Attorney General: Second Amendment sanctuary resolutions have ‘no legal effect’
RICHMOND, Va. — Virginia Attorney General Mark Herring issued an advisory opinion Friday saying that Second Amendment sanctuary resolutions passed by localities across Virginia ahead of possible new gun safety laws passed by the General Assembly will have “no legal effect.”
With new control of both the state House and Senate, the expectation is lawmakers will pass a number of gun control measures in 2020 for Democratic Governor Ralph Northam to sign.
In response to this expectation, Republican-leaning counties around Virginia have passed resolutions declaring themselves to be Second Amendment sanctuaries and voiced opposition to any future laws that may infringe upon Second Amendment rights.
Last week, Hanover County became the latest Virginia locality to pass a resolution supporting the right to bear arms.
In the advisory opinion, Herring says localities and local constitutional officers cannot nullify state laws and must follow potential gun violence prevention measures passed by the General Assembly.
“When the General Assembly passes new gun safety laws they will be enforced, and they will be followed. These resolutions have no legal force, and they’re just part of an effort by the gun lobby to stoke fear,” said Herring in a statement.
“What we’re talking about are the kind of commonsense gun safety laws that Virginians voted for just a few weeks ago, like universal background checks to make sure that dangerous people aren’t buying guns. Too many Virginians have lost their lives to guns and it is well past time that we enact these gun safety measures that will save lives and make our communities safer.”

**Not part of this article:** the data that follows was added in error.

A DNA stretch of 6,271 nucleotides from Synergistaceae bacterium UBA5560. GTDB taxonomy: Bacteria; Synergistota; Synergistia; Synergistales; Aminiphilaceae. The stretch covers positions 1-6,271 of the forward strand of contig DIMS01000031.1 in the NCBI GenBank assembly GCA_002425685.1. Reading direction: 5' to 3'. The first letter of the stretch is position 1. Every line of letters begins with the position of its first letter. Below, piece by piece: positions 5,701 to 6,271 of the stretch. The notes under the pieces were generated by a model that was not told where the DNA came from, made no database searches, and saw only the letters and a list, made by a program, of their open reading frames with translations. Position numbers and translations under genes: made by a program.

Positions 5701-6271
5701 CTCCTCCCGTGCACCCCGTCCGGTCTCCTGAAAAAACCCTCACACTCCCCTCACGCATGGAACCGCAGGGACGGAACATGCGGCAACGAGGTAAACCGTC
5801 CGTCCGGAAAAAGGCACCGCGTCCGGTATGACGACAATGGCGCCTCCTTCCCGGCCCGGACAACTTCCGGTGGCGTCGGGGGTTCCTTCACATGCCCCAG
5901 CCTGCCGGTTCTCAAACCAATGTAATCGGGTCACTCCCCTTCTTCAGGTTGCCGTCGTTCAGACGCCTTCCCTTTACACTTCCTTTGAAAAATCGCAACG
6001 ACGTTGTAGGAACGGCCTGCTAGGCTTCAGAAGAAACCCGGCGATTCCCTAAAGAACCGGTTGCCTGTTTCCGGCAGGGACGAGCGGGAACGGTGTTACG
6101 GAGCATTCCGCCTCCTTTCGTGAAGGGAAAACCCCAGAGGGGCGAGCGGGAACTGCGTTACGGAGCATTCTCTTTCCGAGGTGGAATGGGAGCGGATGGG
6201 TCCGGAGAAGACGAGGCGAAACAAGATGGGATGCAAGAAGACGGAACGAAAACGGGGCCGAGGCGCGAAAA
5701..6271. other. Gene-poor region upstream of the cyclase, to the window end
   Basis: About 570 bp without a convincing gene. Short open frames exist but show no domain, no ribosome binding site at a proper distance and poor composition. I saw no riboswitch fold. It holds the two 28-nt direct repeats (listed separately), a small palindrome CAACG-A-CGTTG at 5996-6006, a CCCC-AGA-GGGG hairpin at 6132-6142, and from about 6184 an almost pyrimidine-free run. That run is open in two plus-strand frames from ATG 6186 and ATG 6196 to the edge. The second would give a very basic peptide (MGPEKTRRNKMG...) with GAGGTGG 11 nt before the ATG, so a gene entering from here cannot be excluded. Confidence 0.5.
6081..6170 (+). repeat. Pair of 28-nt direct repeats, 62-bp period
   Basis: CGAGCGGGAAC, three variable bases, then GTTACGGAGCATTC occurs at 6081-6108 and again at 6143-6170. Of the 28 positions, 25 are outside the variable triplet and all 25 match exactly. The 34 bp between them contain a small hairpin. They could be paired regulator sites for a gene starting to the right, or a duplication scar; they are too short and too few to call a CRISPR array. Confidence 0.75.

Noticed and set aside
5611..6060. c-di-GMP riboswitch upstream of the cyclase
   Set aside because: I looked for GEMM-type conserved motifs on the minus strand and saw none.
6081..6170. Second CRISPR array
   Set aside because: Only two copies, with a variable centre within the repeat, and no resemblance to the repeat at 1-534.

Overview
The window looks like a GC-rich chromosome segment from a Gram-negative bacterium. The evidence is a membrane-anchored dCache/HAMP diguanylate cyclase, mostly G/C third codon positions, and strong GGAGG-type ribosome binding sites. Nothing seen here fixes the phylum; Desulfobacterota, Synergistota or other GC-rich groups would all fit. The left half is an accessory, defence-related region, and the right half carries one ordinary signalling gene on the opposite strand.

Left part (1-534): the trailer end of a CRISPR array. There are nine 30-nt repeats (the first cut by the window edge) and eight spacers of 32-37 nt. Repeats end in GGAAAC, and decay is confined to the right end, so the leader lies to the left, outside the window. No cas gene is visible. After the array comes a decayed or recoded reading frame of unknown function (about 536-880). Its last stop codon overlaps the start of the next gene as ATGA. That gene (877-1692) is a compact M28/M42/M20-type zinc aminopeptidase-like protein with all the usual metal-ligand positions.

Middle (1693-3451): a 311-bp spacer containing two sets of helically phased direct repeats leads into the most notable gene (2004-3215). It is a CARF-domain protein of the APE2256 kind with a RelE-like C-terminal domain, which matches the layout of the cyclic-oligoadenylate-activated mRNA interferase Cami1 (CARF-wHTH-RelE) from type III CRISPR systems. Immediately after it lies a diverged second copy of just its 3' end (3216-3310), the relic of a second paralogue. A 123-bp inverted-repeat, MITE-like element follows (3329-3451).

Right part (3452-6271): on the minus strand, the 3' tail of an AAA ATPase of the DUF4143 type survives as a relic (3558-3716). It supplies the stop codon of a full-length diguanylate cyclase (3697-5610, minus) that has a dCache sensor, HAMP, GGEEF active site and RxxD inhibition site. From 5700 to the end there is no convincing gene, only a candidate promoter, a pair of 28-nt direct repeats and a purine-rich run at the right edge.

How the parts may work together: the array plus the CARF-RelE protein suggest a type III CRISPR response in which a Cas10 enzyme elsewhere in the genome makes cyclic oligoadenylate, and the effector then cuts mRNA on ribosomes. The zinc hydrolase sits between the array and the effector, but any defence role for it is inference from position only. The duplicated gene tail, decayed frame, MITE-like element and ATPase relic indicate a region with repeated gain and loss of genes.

House Majority Leader Todd Gilbert (R-Shenandoah) released a statement Friday afternoon calling Herring’s opinion a contradiction of previous statements.
“Attorney General Herring’s opinion is interesting, as it directly contradicts his own statements and actions regarding the supremacy of state law over the preferences of the officials who must enforce them.
In 2014, Herring declined to defend Virginia law in state court, despite a statutory duty to do so. He told the Richmond Times Dispatch [delegatetoddgilbert.us16.list-manage.com] ‘…If I think the laws are adopted and constitutional, (then) I will defend them…’
His opinion today notes that ‘it has long been the indisputable and clear function of the courts … to pass upon the constitutionality of legislative acts.’ This not only conflicts with his previous statement about his own conduct, but also the position of a number of Democratic Commonwealth’s Attorneys regarding prosecution of marijuana possession.”
Herring’s advisory opinion comes after Del. Jay Jones (D – 89th) wrote the Attorney General a letter requesting a “definitive opinion” heading into the 2020 General Assembly session.